The Sacred Diesel: Infrastructures of Transportation and Religious Art in Manila
by Anderson Blanton (Max Planck Institute for the Study of Religious and Ethnic Diversity, Göttingen)
This paper describes the development of a vernacular form of religious art upon the surface of the Jeepney, one of the most popular modes of public transport in the Southeast Asian megacity of Metro Manila. Through a focus on the pious visual culture of the crowded streets of Manila, the essay proposes a new way to describe and theorize paratransit, or informal modes of urban transportation. By examining the Jeepney and its religious images, the paper demonstrates how this form of paratransit has refashioned the urban landscape into a mobile network of miraculous appearances, communal prayers and divine blessings.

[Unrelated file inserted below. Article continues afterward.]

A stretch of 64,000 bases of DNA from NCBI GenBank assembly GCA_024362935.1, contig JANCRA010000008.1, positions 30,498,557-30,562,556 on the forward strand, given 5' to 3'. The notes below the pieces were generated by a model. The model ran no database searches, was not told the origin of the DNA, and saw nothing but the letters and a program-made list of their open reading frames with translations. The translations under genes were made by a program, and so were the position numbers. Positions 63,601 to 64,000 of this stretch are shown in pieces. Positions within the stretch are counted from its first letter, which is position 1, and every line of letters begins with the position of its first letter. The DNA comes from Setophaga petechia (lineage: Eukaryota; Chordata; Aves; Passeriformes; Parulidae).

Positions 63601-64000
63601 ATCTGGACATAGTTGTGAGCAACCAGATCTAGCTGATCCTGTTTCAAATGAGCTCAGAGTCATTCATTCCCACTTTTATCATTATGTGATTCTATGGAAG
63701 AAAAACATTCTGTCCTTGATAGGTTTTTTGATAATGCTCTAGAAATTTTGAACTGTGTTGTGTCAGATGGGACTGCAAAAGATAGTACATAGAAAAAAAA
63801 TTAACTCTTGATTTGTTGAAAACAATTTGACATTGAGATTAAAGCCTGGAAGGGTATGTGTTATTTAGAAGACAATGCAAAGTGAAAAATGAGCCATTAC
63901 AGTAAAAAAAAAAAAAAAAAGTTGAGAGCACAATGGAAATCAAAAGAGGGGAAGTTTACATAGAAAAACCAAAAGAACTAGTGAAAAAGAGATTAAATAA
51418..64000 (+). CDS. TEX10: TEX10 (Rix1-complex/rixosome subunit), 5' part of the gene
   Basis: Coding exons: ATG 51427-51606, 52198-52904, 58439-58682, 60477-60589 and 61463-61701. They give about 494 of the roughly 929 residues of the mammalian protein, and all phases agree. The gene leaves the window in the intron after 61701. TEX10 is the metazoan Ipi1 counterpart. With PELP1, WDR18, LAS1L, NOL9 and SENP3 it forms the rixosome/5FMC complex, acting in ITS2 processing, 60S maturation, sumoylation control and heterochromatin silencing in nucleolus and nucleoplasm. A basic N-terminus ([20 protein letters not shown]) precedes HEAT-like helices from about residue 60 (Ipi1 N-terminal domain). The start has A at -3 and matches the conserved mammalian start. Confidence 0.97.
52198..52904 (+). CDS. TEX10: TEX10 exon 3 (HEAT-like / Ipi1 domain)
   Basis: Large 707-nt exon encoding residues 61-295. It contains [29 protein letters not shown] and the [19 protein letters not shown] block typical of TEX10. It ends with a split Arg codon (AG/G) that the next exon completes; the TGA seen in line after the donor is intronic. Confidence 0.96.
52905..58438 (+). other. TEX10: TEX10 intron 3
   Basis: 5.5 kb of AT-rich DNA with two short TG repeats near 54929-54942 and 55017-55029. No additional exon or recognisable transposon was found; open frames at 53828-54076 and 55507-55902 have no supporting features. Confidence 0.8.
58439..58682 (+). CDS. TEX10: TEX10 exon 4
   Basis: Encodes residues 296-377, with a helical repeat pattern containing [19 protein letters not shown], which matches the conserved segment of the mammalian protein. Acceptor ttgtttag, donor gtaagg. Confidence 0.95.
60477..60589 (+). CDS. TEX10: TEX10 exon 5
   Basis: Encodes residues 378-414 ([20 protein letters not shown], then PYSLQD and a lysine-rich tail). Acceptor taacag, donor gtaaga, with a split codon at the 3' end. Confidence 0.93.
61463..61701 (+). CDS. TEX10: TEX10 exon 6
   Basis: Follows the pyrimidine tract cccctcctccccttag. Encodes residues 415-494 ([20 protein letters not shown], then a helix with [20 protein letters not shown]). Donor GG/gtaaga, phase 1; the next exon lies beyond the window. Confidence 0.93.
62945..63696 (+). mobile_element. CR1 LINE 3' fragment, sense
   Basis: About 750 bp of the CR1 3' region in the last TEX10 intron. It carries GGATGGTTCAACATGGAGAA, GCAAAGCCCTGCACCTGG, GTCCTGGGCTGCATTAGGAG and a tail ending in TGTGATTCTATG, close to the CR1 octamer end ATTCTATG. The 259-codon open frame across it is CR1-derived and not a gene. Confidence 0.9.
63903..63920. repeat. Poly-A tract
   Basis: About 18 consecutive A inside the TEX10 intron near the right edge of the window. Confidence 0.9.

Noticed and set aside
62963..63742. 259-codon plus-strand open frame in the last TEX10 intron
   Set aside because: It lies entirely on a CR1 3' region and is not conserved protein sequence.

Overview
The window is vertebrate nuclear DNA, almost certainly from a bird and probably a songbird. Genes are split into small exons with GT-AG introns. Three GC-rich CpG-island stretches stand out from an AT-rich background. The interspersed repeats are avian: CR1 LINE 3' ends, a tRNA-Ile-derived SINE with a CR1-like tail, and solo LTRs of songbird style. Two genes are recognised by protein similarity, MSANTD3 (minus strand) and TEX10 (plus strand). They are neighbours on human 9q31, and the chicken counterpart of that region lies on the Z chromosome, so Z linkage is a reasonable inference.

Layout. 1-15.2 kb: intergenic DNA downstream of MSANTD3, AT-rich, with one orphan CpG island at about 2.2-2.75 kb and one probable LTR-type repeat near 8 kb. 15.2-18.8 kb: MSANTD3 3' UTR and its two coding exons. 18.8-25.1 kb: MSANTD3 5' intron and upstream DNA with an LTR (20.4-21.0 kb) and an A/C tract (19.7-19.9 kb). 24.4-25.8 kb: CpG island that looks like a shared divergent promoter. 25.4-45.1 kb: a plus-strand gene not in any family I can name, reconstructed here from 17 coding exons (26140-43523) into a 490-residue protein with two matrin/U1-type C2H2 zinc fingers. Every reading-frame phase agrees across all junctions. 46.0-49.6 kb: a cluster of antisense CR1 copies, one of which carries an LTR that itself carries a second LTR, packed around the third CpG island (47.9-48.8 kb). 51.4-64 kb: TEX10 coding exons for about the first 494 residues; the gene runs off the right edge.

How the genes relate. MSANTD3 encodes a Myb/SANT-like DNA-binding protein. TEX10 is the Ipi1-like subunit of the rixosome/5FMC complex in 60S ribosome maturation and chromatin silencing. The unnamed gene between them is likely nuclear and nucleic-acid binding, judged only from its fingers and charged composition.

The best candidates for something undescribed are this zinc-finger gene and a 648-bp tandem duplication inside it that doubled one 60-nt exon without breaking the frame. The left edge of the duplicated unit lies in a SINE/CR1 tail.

Keywords: art, Christianity, infrastructure, Jeepney, Southeast Asia, paratransit, pollution, prayer, urban transit
Suggested bibliographic reference for this article:
Blanton, A. (2015). The Sacred Diesel: Infrastructures of Transportation and Religious Art in Manila. New Diversities, 17(2), 73-86. Retrieved January 19, 2019, from http://newdiversities.mmg.mpg.de/?page_id=2187
New Diversities • Volume 17, No. 2, 2015